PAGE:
Catering to You

It might seem indulgent, but it really is all about you

Speak with a variety of caterers and you’re likely to come away with some reliable maxims.

First, there are vast variables in budgeting for a wedding reception. Peter L’Heureux, chef and owner of Cuisine Mondiale, points to a simple ballpark range of $35 to $200 per guest – from bare bones to valet parking.


(Photo by Webphotographeer)

Second, marriage-equality in D.C. and recognition of same-sex marriages in Maryland is having an obvious effect on bookings. Just ask Jen Denney, director of sales at Ridgewells. “For the last few weeks, we’ve had three to four [same-sex] inquiries per day.” Definitely an uptick.

Third, caterers have knowledge of an expansive range of event nitty-gritty that you may never think of. “We have captains with 15 to 20 years of experience,” says Alina Zhukovskaya, vice president of marketing at Windows Catering. “We do weddings every single weekend.”

And most import, the wedding is all about the lucky couple — and not just during the wedding, but at the reception too. Patrick Vanas, chef-owner of Patrick Vanas Events, knows the drill.

“One couple said, ‘We want Mama Mia without the music or the drama,’” he recalls. No problem. Mediterranean foods, blue and white linens: “They want it to be a really great celebration. It’s two people’s very special day.”

And if it’s hamburgers they want, it’s hamburgers they get, adds Zhukovskaya.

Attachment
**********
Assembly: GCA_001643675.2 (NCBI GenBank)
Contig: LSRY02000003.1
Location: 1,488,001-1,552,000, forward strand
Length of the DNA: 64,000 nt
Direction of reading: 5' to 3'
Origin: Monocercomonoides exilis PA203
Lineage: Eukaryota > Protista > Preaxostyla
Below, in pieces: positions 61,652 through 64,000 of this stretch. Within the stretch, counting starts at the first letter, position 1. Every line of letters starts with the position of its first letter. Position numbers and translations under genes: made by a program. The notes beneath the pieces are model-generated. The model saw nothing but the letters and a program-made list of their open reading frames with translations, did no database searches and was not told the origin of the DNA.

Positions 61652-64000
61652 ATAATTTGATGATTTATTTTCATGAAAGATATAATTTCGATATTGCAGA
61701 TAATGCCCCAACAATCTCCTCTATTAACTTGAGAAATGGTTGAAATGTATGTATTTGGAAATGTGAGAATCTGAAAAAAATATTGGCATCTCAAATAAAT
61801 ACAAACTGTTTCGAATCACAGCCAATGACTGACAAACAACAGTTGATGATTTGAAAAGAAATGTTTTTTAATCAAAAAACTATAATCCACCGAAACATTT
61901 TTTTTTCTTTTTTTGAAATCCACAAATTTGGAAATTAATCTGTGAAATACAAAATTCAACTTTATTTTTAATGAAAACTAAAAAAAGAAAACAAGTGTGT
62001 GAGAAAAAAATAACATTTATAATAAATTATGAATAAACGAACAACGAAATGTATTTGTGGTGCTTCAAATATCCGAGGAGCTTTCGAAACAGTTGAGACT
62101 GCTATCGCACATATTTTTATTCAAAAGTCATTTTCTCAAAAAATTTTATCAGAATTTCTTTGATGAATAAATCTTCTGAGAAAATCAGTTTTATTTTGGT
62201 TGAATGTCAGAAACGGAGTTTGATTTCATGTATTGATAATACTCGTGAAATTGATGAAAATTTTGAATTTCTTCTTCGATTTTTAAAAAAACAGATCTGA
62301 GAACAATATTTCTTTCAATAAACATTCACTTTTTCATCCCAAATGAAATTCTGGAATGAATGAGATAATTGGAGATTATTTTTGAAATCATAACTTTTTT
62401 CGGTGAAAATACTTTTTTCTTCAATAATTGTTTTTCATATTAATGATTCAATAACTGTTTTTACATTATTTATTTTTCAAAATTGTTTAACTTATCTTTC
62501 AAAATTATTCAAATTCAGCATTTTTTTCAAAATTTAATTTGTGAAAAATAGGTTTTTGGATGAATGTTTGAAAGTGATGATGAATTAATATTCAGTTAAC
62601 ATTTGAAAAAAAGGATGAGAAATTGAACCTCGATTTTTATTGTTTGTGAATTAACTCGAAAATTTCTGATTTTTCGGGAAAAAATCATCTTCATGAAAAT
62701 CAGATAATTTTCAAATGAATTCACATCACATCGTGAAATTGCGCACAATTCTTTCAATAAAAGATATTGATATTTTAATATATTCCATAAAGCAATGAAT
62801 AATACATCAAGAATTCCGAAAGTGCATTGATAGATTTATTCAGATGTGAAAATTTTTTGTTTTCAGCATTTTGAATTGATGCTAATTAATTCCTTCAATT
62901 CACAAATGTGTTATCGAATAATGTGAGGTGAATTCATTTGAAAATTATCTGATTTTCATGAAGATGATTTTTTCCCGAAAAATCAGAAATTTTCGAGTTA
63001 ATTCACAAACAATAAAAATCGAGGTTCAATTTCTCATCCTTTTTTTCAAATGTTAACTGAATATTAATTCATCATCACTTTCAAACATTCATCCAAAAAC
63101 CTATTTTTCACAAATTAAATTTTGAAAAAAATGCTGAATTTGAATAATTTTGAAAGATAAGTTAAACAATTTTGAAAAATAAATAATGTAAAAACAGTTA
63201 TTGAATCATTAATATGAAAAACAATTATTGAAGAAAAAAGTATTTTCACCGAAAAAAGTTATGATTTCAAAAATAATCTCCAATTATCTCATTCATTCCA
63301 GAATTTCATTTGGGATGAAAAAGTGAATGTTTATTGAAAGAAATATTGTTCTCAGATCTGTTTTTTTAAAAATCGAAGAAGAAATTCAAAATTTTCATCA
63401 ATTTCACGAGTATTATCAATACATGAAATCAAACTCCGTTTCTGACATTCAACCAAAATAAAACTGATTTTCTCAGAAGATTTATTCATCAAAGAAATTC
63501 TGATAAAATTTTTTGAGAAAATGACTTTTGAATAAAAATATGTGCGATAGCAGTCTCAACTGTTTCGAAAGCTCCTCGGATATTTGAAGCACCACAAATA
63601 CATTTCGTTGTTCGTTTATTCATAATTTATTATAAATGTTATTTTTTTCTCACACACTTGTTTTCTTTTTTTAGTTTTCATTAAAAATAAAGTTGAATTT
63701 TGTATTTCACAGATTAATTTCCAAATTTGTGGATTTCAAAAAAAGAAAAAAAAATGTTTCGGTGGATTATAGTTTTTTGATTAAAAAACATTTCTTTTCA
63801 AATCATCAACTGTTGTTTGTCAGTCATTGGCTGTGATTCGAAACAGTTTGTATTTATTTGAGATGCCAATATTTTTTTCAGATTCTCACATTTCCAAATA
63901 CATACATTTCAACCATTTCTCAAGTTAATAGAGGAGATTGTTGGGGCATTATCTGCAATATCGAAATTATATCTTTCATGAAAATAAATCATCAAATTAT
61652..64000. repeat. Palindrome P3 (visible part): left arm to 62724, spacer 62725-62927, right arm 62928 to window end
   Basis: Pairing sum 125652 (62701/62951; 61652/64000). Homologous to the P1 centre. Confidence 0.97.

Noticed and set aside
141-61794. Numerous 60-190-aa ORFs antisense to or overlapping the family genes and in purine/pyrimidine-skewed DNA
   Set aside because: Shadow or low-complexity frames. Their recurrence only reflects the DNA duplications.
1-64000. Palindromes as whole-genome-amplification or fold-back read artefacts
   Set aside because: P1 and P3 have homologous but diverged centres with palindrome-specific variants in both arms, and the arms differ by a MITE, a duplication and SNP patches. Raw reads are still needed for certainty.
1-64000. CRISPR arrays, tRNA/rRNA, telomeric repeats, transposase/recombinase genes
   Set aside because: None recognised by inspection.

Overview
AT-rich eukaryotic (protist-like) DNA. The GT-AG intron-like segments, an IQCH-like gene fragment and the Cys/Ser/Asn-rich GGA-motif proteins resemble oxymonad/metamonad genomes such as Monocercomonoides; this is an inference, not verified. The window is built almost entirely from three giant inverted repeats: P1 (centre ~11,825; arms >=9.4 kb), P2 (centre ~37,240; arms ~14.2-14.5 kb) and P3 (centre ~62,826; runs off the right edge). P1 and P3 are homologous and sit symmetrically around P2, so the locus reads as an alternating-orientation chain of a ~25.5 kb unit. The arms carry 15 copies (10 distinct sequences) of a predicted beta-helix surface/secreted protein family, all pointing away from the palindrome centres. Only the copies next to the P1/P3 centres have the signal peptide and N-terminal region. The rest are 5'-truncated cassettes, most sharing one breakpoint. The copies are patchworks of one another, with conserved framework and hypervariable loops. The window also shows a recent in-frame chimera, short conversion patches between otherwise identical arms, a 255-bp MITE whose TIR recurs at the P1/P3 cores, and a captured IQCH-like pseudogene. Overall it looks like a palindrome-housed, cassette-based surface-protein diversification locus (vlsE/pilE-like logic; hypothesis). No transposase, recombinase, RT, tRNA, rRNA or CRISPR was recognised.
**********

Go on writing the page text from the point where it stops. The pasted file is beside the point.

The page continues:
“The wedding is really a reflection of the couple. The wedding is their favorite foods. If the couple loves mashed potatoes and hamburgers, you can do cute little slider hors d’oeuvres and ‘mashed-potato cigars.’ If the couple loves seafood, a Chesapeake-themed buffet.”

Denney recalls a couple who hated cake. So be it. What do you like? Fine, Dove Bars all around. L’Heureux, who specialize in “world cuisine,” catered a reception for a Vietnamese bride and her Russian groom, and his cross-cultural food became the Russo-Viet fusion that helped bridge the in-law gap.

So if you’re choosing a caterer for your big day, rest assured it is indeed all about you. With that out of the way, it’s okay to return to the dollars and cents of budgeting a wedding during a recession. From Vanas’s point that a buffet can actually be more expensive than a plated dinner, to Zhukovskaya’s example of one frugally fashionable couple who opted for a still-dazzling dessert reception, to L’Heureaux’s observation that “boutique” caterers may be able to keep costs down with lower overhead than some bigger players, Denney lays out the bottom line:

“Lean on the caterer’s experience. We want your business. If you give us a budget, you’ll get more. Come up with a budget and let us get you everything we possibly can.”

And bear in mind there are rarely any rewards for putting the catering arrangements — or any wedding details, for that matter — off to the last minute. If the proposal has been accepted, it’s not too early to start interviewing caterers.


Time to Tie the Knot: Article on reasons why sooner maybe better than later for gay marriages in DC Wedding Resources: Full list of service providers Hand Holders: Wedding Planners Finding Your Place: Wedding Venues Wedding Snappers: Photographers Dollars and Scents: Flowers and Florists Catering to You: DC area food service providers With this Ring: DC Jewlers The Sweet Spot: Wedding Cakes Introduction to Metro Weekly's Wedding Issue

Follow Will O'Bryan on Twitter @wobryan.

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